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Re: Bhagavan Ramana Teachings
« Reply #1298 on: June 23, 2015, 07:12:25 AM »

Devotee:  What are the three Voids (Muppazh) ?

Maharshi:  1. Tat = Isvara turiya.
                2. tvam = Jiva turiya.
                3. asi = jiva turiya.

Turiya is the substratum of the waking, dream and deep sleep states.

Devotee:  The first two are all right; what is the third?

Maharshi :  All pervasiveness is said to be the waking;
                 All shiningness is said said to be the dream;
                 Perfection (ananda) is said to be the deep sleep;

that which underlies these is asi-turiyha.

Devotee: It is so strange.

(Talks 332)

Arunachala Siva.


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Re: Bhagavan Ramana Teachings
« Reply #1299 on: June 23, 2015, 08:30:49 AM »
Maharshi:  Siva says, 'By My command.'  Those who live here need no initiation, diksha, etc., but get Mukti...
Such is the command of Siva.

Devotee: The Purana also says that those who are born here are Siva's group of followers, such as ghosts,
spirits, disembodied beings, etc.,

Maharshi: So it is said of other Kshetras as well, e.g. Tiruvarur, Chidambaram.

Devotee: How does mere life or death here confer Mukti?  It is difficult to understand.

Maharshi: Darsanad Abharadasi Jananat Kamalalaye, Kasyanti Maranam Mukti Smaranad Arunachale.

'To see Chidambaram, to be born in Tiruvarur, to die in Varanasi, or merely think of Arunachala, is to be
assured of Liberation.'

Jananat Kamalalaye means 'by being born in Kamalalaya', What is it? Is the Heart.

Similarly, Abharasadasi -- Seat of Consciousness.  Again, Kasi is the Light of Realization.  Remembering
Arunachala completes the verse.  It must also be understood in the same sense.             

Devotee: So bhakti is necessary.

Maharshi:  Everything depends on the outlook. One sees that all born in Tiruvarur, or visiting Chidambaram,
or dying in Varanasi, or contemplating Arunachala, are Muktas.

(Talks 473)

Arunachala Siva.   


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Re: Bhagavan Ramana Teachings
« Reply #1300 on: June 23, 2015, 09:16:13 AM »
Sri Dakshinamurti Stotram:-

Sri Bhagavan says:

I originally intended to write a commentary on Sri Dakshinamurti Stotram.  Mr. Ranganatha Iyer took away
my Tamizh version of the Stotra and printed it along with Appalapattu. He later asked me to enlarge it.I
had the introduction ready. He saw it and took it away for printing. I did not proceed with the work.

As for the Stotra, Brahma, the Creator, created four sons from his mind. They were Sanaka, Sanandana,
Sanatsujata and Sanatkumara. They asked their Creator why they were brought into existence. Brahma
said, 'I must create the universe. But I want to go to do tapas for realizing the Self.  You are brought forth
in order that you may create the universe.  That will be by multiplying yourselves.'  They did not like the idea.
They wondered why they should take the trouble on themselves. It is natural for one to seek the source. They
therefore wanted to regain their source and be happy. So they did not obey the commands of Brahma but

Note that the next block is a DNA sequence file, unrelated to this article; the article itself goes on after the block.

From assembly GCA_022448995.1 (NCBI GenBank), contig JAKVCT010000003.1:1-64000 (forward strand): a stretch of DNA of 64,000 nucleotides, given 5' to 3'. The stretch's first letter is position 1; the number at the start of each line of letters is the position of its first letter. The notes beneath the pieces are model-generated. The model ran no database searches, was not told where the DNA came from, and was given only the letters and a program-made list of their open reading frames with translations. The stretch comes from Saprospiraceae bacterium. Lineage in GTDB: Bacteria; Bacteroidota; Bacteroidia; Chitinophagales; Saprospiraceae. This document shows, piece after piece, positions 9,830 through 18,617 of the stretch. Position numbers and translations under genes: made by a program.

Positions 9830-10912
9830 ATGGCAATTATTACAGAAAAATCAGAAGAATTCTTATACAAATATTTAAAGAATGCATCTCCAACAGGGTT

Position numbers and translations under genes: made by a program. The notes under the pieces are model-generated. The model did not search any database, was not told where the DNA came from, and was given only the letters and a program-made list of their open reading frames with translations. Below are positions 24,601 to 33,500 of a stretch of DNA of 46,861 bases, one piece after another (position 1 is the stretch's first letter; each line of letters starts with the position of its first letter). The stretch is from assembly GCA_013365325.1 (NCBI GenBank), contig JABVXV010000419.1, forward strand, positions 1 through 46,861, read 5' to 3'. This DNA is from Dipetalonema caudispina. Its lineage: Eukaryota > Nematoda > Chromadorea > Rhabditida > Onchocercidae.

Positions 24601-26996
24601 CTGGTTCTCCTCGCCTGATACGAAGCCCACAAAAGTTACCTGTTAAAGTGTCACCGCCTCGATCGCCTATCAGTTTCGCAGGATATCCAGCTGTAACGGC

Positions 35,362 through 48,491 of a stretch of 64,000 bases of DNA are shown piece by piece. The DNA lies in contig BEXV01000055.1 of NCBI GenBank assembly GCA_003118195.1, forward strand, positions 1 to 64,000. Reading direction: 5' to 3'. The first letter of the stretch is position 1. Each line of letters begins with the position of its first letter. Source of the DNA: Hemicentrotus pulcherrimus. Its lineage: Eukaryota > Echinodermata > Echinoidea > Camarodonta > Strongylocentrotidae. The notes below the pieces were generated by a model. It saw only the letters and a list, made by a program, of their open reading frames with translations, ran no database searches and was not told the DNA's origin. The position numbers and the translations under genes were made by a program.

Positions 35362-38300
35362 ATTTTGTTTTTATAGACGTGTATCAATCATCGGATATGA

left him. They desired guidance for realization of the Self. They were best equipped individuals for Self Realization.
Guidance should only be from the best of Masters.  Who could it be but Siva - the Yogiraja? Siva appeared before
them sitting under the sacred banyan tree. Being Yogiraja should He practice yoga?He went into Samadhi as
He sat. He was in Perfect Repose. Silence prevailed.  They say Him. The effect was immediate and they fell into
samadhi and their doubts were at an end.

Silence is the true Upadesa. It is the perfect Upadesa.  It is suited only for the most advanced seeker.  The others
are unable to draw full inspiration from it.  Therefore they required words to explain the Truth. But Truth is beyond
words. It does not admit of explanation. All that is possible to do is only to indicate It. How is that to be done?

The people are under an illusion. If the spell is removed they will realize the Truth.  They must be to told to realize
the falsity if the illusion. Then they will try to escape its snares. Vairagya will result. They will inquire into the Truth,
i.e seek the Self. That will make them abide as the Self.  Sri Sankara, being an avatar of Siva, was full of compassion
for fallen beings. He wanted all of them to realize their blissful Self.  He could not reach them all with His Silence.
So he composed the Dakshinamurti Stotram in the form of a hymn so that people might read it and understand the

What is the nature of the illusion?  All are in the grip of enjoyment. i.e. bhokta, bhogyam, bhoga. This is due to the
wrong notion that bhoga vastu (the objects) are real. The ego,the world and the creator are the fundamentals
underlying the illusion. If they are known to be not apart from the Self there will be no more illusion.

The first four stanzas deal with the world. It is shown to be the same as the Master whose Self is that of the seeker
also, or the Master to whom he seeker surrenders himself. The second four stanzas deal with the individual whose
Self is shown to be the Self of the Master. The ninth stanza deals with Isvara and the tenth with the siddhi or

Such is the scheme of the Stotram.

Which is the darpana (mirror) here?  A mirror, as we know it, is an insentient object which reflects light. What
corresponds to a mirror in an individual? The light of the Self-luminous Self is reflected on the Mahat tattva.
The reflected light is the mind-ether or the pure mind. This illumines the vasanas (latencies) of the individual
and hence the sense of 'I' and 'this' arises.